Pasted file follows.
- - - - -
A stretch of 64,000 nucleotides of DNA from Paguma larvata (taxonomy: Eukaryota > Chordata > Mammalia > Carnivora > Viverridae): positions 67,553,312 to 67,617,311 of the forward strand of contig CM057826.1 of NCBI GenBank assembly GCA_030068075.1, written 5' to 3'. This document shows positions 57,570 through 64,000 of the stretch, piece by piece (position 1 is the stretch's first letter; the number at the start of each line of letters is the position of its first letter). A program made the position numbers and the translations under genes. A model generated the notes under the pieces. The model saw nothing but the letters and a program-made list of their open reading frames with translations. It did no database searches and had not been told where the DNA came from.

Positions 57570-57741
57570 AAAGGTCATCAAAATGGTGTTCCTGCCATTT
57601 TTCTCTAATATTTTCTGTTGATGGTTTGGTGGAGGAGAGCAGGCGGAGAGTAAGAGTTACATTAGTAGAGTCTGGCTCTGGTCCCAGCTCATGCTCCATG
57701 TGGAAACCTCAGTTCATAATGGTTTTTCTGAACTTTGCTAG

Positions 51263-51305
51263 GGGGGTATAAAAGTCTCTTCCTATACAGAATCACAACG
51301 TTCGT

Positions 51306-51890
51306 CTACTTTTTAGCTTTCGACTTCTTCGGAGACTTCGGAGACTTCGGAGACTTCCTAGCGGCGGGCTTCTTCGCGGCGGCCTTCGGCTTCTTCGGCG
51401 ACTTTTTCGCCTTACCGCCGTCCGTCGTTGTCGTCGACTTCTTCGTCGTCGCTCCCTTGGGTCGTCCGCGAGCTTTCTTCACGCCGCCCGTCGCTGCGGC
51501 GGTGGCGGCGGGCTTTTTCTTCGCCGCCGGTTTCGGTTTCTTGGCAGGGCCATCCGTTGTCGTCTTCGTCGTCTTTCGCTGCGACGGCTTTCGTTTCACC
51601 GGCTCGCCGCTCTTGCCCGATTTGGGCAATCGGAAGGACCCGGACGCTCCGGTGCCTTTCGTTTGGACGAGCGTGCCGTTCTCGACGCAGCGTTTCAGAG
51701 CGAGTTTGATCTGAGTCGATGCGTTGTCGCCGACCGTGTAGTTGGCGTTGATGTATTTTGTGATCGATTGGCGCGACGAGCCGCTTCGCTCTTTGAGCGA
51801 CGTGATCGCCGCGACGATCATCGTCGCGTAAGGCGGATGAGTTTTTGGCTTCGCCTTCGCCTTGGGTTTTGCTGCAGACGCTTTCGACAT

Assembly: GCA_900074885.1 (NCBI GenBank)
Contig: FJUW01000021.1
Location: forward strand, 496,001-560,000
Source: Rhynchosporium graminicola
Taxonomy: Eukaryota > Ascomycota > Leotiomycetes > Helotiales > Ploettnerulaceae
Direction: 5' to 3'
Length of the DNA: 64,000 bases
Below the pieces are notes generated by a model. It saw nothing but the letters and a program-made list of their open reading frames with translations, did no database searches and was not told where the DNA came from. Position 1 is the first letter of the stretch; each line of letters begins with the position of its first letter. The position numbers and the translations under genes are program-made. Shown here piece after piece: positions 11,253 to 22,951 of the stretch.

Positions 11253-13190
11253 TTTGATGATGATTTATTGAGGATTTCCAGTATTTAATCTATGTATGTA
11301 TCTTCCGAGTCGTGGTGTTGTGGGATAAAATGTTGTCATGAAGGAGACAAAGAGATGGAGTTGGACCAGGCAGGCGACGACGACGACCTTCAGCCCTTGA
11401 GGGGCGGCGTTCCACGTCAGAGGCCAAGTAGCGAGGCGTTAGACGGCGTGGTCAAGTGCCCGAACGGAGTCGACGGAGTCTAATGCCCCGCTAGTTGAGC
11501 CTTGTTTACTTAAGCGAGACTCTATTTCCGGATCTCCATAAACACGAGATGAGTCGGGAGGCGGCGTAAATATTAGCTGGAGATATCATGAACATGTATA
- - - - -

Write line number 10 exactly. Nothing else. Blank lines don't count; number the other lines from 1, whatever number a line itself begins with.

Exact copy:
51306 CTACTTTTTAGCTTTCGACTTCTTCGGAGACTTCGGAGACTTCGGAGACTTCCTAGCGGCGGGCTTCTTCGCGGCGGCCTTCGGCTTCTTCGGCG